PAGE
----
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Stat Methods Med Res. 2016 Aug;25(4):1313-29. doi: 10.1177/0962280213480420. Epub 2013 Apr 16.

Two-stage sampling designs for external validation of personal risk models.

Author information

1
Department of Health Research and Policy, Stanford University School of Medicine, Stanford, CA, USA alicesw@stanford.edu.
2
Department of Health Research and Policy, Stanford University School of Medicine, Stanford, CA, USA.

Abstract

We propose a cost-effective sampling design and estimating procedure for validating personal risk models using right-censored cohort data. Validation involves using each subject's covariates, as ascertained at cohort entry, in a risk model (specified independently of the data) to assign him/her a probability of an adverse outcome within a future time period. Subjects are then grouped according to the magnitudes of their assigned risks, and within each group, the mean assigned risk is compared with the probability of outcome occurrence as estimated using the follow-up data. Such validation presents two complications. First, in the presence of right-censoring, estimating the probability of developing the outcomes before death requires competing risk analysis. Second, for rare outcomes, validation using the full cohort requires assembling covariates and assigning risks to thousands of subjects. This can be costly when some covariates involve analyzing biological specimens. A two-stage sampling design addresses this problem by assembling covariates and assigning risks only to those subjects most informative for estimating key parameters. We use this design to estimate the outcome probabilities needed to evaluate model performance and we provide theoretical and bootstrap estimates of their variances. We also describe how to choose two-stage designs with minimal efficiency loss for a parameter of interest when the quantities determining optimality are unknown at the time of design. We illustrate these methods by using subjects in the California Teachers Study to validate ovarian cancer risk models. We find that a design with optimal efficiency for one performance parameter need not be so for others, and trade-offs will be required. A two-stage design that samples all outcome-positive subjects and more outcome-negative than censored subjects will perform well in most circumstances. The methods are implemented in Risk Model Assessment Program, an R program freely available at http://med.stanford.edu/epidemiology/two-stage.html.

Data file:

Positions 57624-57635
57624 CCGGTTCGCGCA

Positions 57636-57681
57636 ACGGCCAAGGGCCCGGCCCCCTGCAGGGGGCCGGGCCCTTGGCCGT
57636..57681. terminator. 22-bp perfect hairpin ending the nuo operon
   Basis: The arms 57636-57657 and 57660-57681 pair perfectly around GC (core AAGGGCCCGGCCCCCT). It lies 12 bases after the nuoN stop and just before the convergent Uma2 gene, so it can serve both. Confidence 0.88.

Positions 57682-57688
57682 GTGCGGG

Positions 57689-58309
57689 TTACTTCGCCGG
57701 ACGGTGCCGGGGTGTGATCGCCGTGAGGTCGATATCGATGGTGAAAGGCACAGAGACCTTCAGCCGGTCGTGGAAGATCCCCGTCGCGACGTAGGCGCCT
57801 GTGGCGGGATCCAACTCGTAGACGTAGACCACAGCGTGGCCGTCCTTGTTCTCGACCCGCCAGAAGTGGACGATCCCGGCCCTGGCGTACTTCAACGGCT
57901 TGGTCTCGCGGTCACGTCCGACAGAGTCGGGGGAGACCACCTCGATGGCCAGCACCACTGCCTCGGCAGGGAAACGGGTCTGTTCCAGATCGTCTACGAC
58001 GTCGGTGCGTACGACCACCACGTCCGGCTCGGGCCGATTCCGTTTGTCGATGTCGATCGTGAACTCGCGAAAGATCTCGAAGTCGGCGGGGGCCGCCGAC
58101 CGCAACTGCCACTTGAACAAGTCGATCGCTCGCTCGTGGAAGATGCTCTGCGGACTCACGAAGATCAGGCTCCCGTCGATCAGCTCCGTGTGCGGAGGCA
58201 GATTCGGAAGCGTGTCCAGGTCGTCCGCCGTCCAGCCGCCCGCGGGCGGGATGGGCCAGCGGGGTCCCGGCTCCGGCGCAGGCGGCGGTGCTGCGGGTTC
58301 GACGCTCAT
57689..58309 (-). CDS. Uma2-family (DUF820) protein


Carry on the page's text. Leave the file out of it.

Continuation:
KEYWORDS:

Bootstrap; calibration; competing risks; discrimination; personal risk models; two-stage sampling

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